One-Size-Fits-All Financial Aid Form Has To Go
- By Dian Schaffhauser
Concerned that a bill from two United States senators proposing just two questions to determine financial eligibility for
college will gain traction, a national organization of financial aid professionals has presented an alternative for simplifying the process of
applying for financial aid.
Earlier this summer, as part of discussions related to reauthorization of the Higher Education Act, Senators Lamar Alexander (R-TN) and
Michael Bennett (D-CO) proposed a solution for simplifying the Free Application for Federal
Student Aid (FAFSA). Currently, the application typically asks 108 questions — and as many as 136 — to obtain a federal grant or loan for
college. That's too many, a bipartisan group of senators have said. Their proposal, named
Fast Act," would reduce the form to two questions: "What is your family size?" and "What is your family income?"
A working group within the National Association of Student Financial Aid
Administrators (NASFAA) acknowledged that the application is too complex, but said that approach would be an over-simplification. Their
alternative is to propose a three-pronged pathway that would decrease the number of questions posed to people with the greatest need for
The first path would screen people by asking if the student or another member of the household where the student lived, such as a parent,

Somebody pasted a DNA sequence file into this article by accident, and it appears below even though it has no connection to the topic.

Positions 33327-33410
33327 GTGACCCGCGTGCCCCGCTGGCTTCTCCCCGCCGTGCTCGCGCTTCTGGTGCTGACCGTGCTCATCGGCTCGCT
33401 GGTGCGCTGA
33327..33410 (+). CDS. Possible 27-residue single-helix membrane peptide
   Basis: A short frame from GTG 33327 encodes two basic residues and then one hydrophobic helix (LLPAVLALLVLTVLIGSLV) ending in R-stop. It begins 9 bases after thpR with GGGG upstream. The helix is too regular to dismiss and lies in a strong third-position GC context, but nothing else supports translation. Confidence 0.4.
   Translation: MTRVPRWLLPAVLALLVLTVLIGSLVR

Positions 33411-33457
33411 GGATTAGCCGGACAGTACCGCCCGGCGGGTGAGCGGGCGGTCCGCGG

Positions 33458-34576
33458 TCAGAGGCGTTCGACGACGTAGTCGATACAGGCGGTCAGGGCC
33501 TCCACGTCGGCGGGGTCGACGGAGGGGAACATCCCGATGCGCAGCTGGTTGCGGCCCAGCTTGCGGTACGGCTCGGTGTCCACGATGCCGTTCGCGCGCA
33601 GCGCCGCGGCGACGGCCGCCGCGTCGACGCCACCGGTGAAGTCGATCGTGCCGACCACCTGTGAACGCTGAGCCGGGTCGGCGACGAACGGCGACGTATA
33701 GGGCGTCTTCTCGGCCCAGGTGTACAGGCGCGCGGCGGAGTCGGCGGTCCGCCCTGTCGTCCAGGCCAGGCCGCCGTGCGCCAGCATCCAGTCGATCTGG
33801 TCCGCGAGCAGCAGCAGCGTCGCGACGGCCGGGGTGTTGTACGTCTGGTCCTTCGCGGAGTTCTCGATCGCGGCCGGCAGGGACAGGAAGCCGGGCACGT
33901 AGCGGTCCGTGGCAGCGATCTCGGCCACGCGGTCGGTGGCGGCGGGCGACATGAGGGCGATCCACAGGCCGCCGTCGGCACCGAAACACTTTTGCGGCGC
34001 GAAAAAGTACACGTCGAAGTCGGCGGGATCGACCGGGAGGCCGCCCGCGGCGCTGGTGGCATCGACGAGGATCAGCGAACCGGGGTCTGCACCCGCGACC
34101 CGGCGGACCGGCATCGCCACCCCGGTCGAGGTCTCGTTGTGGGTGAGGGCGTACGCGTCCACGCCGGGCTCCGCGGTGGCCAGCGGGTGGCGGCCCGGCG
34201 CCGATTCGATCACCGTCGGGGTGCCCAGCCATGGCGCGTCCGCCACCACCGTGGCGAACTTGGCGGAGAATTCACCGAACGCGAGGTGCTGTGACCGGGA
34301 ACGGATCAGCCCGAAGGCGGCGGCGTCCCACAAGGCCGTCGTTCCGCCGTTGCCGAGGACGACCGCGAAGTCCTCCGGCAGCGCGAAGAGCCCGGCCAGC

received Supplemental Nutrition Assistance Program (SNAP) or Supplemental Security Income (SSI) benefits. If the answer were yes, the applicant
would be eligible for the maximum Pell Grant amount. No other information would be needed. If the answer were no, a second question would be
asked: "Did the student or parent file a tax return?" If that were answered no, then the applicant would have to provide "limited" financial
information. If the answer were yes, the student would be moved into a second path that gets more complex.
"We approached FAFSA simplification not in terms of the numbers of questions students and parents need to complete, but rather how we could
ease the burden on students and families while still maintaining our ability to decipher the truly needy from those who may simply appear
needy," said NASFAA President Justin Draeger. "Our proposal utilizes existing federal databases, better application timing, and enhanced
technology to make the process easier for everyone, but most especially for students from disadvantaged backgrounds where FAFSA complexity
represents a real barrier to college."
Even for the most complex pathway, NASFAA suggested, the process of filling out the FAFSA paperwork could be simplified by allowing families
to import much of the required information directly from their tax returns.
The organization, which had other recommendations, said it would begin working on a model of its proposal.
The 12-page NASFAA report is available on its Web
Dian Schaffhauser is a senior contributing editor for 1105 Media's education publications THE Journal and Campus Technology. She can be reached at email@example.com or on Twitter @schaffhauser.